In accordance with s139 (1) of the Strata Schemes Management Act 2015 a by-law cannot be unjust, harsh, unconscionable or oppressive. What exactly does this mean?
Oxford Dictionary defines the terms as:
These are all rather emotive terms, and a little at odds with a piece of legislation the purpose of which is, assumedly, to take emotions out of the equation of shared ownership.
Interestingly, nearly every other state requires that a by-law not be unreasonable. A far lower bar to reach if one is looking to invalidate a by-law, and a less emotive one.
In practical terms, what it means for owners corporations when considering new by-laws is a need to contemplate the concepts of unjust, harsh, unconscionable and oppressive. For example, a by-law that banned children from use of a common property pool would likely be found to be hash and oppressive. While an alternative would be to stipulate children of a certain age are to be supervised at all times, and perhaps not permitted after a certain late hour.
It is our speculation that the first by-law to made invalid under this section of the Strata Schemes Management Act 2015 will likely be one that bans pets or smoking. These are both matters that have great personal impact on individuals and are therefore likely to motivate action in NCAT. The days of ‘no pet’ buildings may indeed be ending, given it is entirely possible that a by-law banning animals could be considered harsh and unjust.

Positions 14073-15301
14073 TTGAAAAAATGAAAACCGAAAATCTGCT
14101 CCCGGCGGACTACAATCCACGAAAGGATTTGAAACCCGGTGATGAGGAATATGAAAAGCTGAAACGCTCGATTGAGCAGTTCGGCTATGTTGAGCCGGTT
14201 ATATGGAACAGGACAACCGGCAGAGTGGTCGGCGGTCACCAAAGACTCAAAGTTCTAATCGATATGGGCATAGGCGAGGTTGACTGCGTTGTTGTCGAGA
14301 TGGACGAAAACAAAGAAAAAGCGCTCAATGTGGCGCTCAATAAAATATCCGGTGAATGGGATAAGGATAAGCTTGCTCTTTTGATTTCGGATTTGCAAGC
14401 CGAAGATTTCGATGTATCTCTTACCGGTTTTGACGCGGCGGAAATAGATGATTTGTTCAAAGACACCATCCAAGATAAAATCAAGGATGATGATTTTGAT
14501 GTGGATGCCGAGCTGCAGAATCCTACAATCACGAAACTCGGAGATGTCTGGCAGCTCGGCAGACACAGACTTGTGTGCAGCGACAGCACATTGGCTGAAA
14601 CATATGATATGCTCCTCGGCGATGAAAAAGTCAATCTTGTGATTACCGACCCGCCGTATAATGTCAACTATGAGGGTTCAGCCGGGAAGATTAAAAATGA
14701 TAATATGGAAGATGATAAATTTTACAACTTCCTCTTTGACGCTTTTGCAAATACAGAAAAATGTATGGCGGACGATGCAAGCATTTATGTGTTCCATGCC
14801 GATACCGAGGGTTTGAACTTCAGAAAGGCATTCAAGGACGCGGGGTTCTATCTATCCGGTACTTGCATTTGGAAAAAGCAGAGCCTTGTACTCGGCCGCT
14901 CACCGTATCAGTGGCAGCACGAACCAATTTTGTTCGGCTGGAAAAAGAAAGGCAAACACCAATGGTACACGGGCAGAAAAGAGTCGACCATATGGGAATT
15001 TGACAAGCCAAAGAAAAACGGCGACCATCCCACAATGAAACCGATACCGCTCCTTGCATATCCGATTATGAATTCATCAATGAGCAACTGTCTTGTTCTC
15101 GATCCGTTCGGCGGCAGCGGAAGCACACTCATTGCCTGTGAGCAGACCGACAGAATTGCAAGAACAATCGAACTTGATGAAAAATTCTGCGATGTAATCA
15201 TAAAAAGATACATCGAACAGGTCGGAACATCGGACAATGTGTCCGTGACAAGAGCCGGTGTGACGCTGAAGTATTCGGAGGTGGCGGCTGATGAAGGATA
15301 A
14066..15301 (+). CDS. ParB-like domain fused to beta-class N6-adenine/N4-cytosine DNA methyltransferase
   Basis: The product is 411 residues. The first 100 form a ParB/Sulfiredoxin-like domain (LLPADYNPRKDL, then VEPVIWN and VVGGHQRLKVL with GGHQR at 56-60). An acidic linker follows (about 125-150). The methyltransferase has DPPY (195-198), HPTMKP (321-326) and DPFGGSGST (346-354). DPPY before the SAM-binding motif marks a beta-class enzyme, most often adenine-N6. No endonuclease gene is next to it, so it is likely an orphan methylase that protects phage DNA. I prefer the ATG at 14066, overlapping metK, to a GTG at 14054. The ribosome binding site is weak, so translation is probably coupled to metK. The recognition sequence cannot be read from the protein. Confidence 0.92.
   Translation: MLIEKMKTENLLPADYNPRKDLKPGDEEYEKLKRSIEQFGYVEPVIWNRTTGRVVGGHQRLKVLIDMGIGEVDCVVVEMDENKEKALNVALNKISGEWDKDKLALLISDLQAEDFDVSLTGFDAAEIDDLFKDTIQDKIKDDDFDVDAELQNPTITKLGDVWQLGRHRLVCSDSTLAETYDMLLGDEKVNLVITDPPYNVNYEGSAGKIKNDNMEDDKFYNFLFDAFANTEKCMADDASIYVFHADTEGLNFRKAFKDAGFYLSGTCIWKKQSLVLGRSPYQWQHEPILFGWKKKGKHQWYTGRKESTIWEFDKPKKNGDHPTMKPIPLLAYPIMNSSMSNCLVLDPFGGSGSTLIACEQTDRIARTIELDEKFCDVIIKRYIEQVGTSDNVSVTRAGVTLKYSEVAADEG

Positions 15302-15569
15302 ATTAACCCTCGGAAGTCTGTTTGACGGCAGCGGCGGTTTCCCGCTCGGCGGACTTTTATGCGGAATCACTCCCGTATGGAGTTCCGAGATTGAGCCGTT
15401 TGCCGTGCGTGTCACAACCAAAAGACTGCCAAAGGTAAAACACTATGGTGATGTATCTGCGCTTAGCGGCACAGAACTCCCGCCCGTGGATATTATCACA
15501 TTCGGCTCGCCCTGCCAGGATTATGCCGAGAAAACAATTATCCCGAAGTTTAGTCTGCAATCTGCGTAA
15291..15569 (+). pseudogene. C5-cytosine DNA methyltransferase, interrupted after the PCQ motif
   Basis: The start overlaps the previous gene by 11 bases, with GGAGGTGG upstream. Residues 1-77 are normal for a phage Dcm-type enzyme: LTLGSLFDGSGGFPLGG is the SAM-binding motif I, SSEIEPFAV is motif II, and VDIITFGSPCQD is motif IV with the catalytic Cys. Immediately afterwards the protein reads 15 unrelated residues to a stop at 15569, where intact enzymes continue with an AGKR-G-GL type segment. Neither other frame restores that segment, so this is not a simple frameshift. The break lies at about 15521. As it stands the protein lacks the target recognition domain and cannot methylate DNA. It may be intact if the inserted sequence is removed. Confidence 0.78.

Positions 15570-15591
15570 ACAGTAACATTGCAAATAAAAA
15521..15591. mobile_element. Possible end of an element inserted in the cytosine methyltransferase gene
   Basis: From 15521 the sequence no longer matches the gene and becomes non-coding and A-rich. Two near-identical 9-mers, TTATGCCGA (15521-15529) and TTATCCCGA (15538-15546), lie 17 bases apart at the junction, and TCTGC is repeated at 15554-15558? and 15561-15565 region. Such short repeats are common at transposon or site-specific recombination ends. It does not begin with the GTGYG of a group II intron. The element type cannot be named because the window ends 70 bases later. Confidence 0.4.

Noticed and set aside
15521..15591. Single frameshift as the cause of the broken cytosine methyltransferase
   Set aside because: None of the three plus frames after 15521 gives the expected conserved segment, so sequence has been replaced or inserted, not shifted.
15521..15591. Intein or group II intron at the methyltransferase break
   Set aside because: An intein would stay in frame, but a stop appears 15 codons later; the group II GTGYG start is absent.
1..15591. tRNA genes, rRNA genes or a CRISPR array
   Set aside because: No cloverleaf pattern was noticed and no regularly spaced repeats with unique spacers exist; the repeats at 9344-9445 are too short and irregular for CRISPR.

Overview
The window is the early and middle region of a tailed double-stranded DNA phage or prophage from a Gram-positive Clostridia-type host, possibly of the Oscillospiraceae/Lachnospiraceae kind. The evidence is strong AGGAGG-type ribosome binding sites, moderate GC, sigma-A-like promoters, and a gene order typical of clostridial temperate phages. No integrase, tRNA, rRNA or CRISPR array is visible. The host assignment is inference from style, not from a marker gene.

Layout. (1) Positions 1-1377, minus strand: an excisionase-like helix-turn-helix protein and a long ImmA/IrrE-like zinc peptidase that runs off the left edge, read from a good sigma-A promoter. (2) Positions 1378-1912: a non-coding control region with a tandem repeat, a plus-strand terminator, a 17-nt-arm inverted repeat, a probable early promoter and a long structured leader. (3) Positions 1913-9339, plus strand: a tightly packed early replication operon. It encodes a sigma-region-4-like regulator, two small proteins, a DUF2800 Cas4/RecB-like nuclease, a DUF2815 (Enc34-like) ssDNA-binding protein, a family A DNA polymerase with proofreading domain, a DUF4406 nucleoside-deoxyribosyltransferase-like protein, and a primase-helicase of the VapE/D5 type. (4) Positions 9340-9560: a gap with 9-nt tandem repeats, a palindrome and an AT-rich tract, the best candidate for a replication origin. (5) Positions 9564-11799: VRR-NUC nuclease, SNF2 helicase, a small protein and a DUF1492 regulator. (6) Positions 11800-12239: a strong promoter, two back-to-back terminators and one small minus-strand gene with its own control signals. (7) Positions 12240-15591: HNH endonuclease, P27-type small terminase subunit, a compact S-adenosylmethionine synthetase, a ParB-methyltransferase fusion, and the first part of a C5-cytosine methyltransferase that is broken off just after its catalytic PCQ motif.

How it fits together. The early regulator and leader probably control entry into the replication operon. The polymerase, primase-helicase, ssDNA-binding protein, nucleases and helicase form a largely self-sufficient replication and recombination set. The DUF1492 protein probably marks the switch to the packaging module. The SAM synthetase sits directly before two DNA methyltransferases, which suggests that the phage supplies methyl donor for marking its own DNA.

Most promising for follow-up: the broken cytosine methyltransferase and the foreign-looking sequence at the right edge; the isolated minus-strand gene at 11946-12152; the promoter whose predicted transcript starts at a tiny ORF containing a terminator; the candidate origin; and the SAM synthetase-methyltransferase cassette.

Of course, the ever-looming issue of short term letting may also be tested under this section of the Act pending formalisation of new legislation by the NSW Government. While the Government has released its proposal to amend planning laws that allow strata schemes to ban investor-owners from short-term letting, it is not yet legislation, and an argument could still be put that such a by-law is unjust or harsh.
As we await the news of the first NCAT findings under this section we can only continue to speculate what indeed an unjust or unconscionable by-law looks like.
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